On the second point, while it is possible that some Greek thinkers came into contact with Indian thinkers, it is not certain (the ancient accounts of Pythagoras’s travels and so on are notoriously unreliable); and in any case, what we have left of Pythagoras is not evolutionary in a Darwinian sense. As for the proto-evolutionary ideas in Ionian thought and atomist thought, they are a logical outflow of materialism and atomism, and don’t require any hypothesis of Indian influence.
Almost any “big idea” is found in parallel forms around the world. That doesn’t show historical influence. There is no evidence that
, Lamarck, etc. were thinking about Hinduism when they formulated their evolutionary notions. If they were thinking about ancient thinkers at all, it was probably the atomists or the Stoics, and both of those schools can be accounted for as home-grown phenomena of the West. Darwin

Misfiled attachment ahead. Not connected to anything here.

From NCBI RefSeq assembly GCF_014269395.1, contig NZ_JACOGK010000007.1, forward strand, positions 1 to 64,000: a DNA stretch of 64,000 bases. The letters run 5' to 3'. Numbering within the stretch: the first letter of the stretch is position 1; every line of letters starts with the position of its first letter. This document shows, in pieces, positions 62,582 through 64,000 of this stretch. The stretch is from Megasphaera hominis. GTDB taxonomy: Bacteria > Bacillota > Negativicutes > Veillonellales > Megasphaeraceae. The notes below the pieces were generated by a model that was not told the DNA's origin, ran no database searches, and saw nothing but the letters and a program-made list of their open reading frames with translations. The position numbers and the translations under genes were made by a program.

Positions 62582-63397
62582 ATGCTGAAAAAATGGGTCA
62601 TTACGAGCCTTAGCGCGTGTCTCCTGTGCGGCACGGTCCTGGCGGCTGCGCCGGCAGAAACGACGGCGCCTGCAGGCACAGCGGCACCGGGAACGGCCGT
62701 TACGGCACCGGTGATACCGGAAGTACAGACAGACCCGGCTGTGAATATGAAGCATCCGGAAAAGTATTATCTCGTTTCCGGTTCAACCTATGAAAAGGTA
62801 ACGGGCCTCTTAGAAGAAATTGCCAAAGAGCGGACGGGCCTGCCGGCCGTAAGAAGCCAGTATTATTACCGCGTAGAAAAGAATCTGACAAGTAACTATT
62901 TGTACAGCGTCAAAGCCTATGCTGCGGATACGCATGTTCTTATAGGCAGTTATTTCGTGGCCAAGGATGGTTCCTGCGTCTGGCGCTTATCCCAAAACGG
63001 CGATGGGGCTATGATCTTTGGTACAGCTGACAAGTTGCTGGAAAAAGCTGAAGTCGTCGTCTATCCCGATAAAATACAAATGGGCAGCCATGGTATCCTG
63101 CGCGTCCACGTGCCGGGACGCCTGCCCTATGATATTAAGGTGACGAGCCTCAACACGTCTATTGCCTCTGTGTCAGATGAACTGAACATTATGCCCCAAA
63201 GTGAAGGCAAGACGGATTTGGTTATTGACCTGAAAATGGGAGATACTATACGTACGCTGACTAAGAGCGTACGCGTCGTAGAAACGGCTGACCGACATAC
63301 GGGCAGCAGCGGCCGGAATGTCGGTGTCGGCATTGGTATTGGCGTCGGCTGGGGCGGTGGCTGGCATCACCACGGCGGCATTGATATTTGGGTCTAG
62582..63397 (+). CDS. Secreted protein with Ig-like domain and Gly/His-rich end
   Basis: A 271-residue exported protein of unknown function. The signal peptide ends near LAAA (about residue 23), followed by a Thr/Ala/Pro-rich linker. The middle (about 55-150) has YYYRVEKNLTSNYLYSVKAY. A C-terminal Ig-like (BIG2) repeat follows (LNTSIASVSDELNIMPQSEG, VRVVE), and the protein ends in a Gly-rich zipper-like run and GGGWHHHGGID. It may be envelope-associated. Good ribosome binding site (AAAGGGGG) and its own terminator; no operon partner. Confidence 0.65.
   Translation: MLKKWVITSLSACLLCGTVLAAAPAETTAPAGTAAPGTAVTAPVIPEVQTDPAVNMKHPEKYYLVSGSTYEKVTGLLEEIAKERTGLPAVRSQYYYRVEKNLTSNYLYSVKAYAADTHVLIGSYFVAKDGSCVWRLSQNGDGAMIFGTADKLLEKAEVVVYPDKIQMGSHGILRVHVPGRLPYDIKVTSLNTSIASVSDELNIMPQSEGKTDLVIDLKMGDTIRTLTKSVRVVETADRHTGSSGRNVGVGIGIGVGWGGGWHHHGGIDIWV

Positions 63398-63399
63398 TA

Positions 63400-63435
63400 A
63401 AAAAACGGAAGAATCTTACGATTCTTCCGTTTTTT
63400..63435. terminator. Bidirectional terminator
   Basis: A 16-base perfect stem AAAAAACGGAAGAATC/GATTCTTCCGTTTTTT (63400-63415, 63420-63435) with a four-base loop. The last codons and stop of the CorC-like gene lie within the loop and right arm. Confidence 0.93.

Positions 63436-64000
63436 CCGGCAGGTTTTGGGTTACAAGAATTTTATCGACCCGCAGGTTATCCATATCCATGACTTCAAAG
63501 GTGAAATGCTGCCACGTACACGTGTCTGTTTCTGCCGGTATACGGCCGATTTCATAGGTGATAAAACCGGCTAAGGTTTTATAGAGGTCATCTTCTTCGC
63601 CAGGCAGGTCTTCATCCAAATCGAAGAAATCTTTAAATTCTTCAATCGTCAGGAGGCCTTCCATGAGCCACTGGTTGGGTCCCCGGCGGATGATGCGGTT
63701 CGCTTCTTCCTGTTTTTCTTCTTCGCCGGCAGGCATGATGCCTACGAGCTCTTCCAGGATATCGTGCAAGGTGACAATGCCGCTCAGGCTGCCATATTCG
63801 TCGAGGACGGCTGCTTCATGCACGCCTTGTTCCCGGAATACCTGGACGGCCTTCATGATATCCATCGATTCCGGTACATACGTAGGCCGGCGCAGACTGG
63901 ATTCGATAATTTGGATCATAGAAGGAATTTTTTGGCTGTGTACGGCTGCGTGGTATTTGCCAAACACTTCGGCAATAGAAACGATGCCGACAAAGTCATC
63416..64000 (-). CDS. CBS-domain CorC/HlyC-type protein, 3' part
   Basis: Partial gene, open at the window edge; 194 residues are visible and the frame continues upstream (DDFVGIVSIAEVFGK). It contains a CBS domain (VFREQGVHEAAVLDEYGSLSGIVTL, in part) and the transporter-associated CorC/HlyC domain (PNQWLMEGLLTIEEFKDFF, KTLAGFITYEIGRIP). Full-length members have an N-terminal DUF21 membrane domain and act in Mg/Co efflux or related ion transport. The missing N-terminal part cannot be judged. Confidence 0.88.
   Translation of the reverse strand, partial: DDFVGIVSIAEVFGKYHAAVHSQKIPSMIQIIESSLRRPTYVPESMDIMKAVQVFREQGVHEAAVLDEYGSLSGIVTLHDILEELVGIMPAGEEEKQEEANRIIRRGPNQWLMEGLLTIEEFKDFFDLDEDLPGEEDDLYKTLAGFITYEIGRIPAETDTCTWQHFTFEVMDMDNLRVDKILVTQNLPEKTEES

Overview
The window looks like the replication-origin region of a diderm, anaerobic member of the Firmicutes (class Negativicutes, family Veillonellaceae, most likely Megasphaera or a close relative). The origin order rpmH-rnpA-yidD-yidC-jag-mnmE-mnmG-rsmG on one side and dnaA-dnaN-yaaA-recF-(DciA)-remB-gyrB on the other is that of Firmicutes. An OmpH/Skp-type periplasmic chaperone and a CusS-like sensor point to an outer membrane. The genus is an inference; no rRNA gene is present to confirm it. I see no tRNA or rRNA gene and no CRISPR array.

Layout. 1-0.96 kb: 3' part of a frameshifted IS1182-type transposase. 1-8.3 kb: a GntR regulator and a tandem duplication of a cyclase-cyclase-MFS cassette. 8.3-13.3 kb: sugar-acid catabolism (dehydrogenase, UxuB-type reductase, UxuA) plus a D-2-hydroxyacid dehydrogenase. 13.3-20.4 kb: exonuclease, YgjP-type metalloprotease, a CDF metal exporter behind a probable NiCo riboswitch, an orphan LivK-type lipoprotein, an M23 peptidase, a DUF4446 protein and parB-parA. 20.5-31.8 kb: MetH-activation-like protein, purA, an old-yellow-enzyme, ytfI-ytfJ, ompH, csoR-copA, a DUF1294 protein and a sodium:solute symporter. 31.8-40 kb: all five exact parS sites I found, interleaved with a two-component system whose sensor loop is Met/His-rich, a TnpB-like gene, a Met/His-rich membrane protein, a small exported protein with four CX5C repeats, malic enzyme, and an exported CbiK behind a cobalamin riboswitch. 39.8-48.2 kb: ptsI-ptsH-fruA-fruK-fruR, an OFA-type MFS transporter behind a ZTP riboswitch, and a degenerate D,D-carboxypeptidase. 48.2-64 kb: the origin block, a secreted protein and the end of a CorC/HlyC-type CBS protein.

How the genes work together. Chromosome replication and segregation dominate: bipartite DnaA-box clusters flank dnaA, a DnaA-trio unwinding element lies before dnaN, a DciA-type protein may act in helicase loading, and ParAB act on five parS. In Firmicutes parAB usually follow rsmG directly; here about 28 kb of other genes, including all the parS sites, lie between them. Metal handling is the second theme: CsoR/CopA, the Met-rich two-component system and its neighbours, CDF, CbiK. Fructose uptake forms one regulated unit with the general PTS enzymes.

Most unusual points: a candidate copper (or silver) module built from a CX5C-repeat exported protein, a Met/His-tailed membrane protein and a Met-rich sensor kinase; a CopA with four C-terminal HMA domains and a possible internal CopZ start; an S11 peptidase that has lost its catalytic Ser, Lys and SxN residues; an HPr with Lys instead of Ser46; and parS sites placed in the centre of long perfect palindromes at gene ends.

As for the other comment made by
Ilion, that Christianity and Hinduism are in opposition, it of course depends entirely upon which features of Christianity and Hinduism you single out for comparison. There are important differences and important similarities. But both are opposed to all forms of purely mechano-materialistic thought insofar at they affirm a spiritual reality which cannot be reduced to matter in motion or laws of nature or chance.